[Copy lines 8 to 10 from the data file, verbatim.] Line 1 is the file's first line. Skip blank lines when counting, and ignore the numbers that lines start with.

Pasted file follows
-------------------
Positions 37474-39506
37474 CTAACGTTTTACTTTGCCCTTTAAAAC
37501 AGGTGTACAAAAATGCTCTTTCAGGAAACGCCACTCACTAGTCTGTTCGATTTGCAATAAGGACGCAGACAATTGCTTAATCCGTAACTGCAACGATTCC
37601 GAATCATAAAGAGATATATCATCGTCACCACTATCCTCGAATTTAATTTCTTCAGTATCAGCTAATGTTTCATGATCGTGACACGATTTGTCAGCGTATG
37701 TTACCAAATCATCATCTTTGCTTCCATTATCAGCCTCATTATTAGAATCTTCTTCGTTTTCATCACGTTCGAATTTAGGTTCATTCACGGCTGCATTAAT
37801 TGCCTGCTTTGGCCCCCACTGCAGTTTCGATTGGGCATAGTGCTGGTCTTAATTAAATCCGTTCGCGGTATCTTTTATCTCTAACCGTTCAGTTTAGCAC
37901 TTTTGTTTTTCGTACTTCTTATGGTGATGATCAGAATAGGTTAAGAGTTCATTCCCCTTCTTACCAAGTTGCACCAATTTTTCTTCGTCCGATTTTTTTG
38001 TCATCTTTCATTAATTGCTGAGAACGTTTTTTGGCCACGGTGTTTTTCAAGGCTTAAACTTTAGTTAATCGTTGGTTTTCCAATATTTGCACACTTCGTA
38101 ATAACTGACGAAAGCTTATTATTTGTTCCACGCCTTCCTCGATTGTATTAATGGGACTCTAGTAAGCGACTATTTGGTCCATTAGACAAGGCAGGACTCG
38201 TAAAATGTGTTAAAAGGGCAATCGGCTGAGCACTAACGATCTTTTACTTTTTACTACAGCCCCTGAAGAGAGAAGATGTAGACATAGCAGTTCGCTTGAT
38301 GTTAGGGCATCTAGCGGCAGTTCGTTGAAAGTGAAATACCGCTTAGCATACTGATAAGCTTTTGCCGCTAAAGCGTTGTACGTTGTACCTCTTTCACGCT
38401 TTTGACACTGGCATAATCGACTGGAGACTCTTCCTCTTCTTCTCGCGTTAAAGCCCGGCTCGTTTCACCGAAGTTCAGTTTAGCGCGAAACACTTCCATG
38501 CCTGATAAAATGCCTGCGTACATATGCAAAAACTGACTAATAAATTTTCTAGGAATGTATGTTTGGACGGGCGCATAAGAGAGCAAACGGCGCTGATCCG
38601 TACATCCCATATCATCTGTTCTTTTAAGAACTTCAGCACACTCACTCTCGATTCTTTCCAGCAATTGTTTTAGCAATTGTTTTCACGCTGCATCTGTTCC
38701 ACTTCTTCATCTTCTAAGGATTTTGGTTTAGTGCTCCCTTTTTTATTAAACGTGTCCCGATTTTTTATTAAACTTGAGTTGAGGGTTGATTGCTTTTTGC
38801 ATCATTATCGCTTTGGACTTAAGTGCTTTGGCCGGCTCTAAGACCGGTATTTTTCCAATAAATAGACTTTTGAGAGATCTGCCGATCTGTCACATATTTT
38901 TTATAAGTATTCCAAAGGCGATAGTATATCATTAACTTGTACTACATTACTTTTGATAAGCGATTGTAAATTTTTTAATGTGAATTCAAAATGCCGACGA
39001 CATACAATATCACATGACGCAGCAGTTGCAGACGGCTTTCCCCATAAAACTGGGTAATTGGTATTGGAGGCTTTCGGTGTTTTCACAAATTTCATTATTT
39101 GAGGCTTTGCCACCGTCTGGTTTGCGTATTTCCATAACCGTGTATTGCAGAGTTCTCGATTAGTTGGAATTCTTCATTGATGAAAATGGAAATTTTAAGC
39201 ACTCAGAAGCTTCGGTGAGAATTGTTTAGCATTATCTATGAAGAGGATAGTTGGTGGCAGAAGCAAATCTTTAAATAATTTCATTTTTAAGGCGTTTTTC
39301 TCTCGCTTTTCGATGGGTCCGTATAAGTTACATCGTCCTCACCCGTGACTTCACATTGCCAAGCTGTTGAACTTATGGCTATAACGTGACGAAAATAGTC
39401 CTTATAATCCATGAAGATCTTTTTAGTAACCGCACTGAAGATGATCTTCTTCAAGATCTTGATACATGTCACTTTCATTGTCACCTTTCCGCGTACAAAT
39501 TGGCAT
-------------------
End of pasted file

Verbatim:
38001 TCATCTTTCATTAATTGCTGAGAACGTTTTTTGGCCACGGTGTTTTTCAAGGCTTAAACTTTAGTTAATCGTTGGTTTTCCAATATTTGCACACTTCGTA
38101 ATAACTGACGAAAGCTTATTATTTGTTCCACGCCTTCCTCGATTGTATTAATGGGACTCTAGTAAGCGACTATTTGGTCCATTAGACAAGGCAGGACTCG
38201 TAAAATGTGTTAAAAGGGCAATCGGCTGAGCACTAACGATCTTTTACTTTTTACTACAGCCCCTGAAGAGAGAAGATGTAGACATAGCAGTTCGCTTGAT